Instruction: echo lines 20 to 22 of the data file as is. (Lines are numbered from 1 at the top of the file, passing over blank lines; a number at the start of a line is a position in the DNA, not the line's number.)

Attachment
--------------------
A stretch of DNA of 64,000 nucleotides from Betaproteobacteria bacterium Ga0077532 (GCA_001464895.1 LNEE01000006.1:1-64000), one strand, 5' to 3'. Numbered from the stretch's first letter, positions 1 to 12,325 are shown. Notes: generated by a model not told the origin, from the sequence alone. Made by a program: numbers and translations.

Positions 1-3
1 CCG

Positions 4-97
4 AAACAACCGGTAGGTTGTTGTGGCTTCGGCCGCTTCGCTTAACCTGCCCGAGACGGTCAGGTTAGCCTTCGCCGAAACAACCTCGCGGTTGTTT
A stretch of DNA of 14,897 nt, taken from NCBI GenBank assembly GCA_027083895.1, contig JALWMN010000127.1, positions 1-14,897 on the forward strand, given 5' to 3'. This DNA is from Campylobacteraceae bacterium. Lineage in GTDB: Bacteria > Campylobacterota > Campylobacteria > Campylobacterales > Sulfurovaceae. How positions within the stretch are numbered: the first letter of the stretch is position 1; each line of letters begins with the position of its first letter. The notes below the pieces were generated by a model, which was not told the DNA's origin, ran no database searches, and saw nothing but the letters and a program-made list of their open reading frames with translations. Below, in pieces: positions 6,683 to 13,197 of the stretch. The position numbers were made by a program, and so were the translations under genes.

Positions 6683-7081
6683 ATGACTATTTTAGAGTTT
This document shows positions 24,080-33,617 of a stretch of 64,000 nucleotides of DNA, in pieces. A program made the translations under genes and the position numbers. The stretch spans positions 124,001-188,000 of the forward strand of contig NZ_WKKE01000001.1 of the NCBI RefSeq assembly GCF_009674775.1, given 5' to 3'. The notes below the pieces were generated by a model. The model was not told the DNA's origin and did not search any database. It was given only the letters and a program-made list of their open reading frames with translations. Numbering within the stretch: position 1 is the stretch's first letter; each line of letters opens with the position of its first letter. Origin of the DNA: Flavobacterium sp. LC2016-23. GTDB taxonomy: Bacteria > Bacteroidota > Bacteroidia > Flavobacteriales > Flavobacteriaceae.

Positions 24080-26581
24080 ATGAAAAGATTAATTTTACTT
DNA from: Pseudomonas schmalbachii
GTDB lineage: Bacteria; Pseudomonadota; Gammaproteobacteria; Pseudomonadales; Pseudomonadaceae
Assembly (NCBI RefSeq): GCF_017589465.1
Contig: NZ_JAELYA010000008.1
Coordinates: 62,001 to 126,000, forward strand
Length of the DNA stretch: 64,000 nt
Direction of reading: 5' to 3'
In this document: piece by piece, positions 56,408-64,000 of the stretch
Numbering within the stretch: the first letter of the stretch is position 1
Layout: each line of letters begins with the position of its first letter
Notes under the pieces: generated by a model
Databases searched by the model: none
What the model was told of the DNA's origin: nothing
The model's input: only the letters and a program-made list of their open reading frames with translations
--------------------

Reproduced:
Numbering within the stretch: the first letter of the stretch is position 1
Layout: each line of letters begins with the position of its first letter
Notes under the pieces: generated by a model